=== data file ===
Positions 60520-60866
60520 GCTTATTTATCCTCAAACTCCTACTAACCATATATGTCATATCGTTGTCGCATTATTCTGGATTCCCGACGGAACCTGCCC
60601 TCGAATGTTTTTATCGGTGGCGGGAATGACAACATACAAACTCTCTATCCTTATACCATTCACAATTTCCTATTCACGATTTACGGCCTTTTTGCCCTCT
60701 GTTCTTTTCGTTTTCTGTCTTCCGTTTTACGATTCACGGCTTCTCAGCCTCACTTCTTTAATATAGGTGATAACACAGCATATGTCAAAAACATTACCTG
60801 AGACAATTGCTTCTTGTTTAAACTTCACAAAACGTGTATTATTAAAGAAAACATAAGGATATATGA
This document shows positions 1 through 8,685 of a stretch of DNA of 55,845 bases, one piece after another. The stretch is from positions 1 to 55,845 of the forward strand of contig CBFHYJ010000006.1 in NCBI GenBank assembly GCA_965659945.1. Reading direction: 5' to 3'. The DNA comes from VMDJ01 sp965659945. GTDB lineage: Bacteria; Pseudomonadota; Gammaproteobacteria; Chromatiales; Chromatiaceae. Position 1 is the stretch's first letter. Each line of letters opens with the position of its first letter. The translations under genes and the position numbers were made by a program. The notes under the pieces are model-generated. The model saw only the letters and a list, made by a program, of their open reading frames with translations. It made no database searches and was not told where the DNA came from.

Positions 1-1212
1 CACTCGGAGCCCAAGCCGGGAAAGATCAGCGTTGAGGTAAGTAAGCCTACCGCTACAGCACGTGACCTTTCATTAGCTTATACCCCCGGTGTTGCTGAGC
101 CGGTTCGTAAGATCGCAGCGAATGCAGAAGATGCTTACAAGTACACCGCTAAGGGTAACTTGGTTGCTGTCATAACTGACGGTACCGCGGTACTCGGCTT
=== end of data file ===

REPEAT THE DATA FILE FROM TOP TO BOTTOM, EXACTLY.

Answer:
Positions 60520-60866
60520 GCTTATTTATCCTCAAACTCCTACTAACCATATATGTCATATCGTTGTCGCATTATTCTGGATTCCCGACGGAACCTGCCC
60601 TCGAATGTTTTTATCGGTGGCGGGAATGACAACATACAAACTCTCTATCCTTATACCATTCACAATTTCCTATTCACGATTTACGGCCTTTTTGCCCTCT
60701 GTTCTTTTCGTTTTCTGTCTTCCGTTTTACGATTCACGGCTTCTCAGCCTCACTTCTTTAATATAGGTGATAACACAGCATATGTCAAAAACATTACCTG
60801 AGACAATTGCTTCTTGTTTAAACTTCACAAAACGTGTATTATTAAAGAAAACATAAGGATATATGA
This document shows positions 1 through 8,685 of a stretch of DNA of 55,845 bases, one piece after another. The stretch is from positions 1 to 55,845 of the forward strand of contig CBFHYJ010000006.1 in NCBI GenBank assembly GCA_965659945.1. Reading direction: 5' to 3'. The DNA comes from VMDJ01 sp965659945. GTDB lineage: Bacteria; Pseudomonadota; Gammaproteobacteria; Chromatiales; Chromatiaceae. Position 1 is the stretch's first letter. Each line of letters opens with the position of its first letter. The translations under genes and the position numbers were made by a program. The notes under the pieces are model-generated. The model saw only the letters and a list, made by a program, of their open reading frames with translations. It made no database searches and was not told where the DNA came from.

Positions 1-1212
1 CACTCGGAGCCCAAGCCGGGAAAGATCAGCGTTGAGGTAAGTAAGCCTACCGCTACAGCACGTGACCTTTCATTAGCTTATACCCCCGGTGTTGCTGAGC
101 CGGTTCGTAAGATCGCAGCGAATGCAGAAGATGCTTACAAGTACACCGCTAAGGGTAACTTGGTTGCTGTCATAACTGACGGTACCGCGGTACTCGGCTT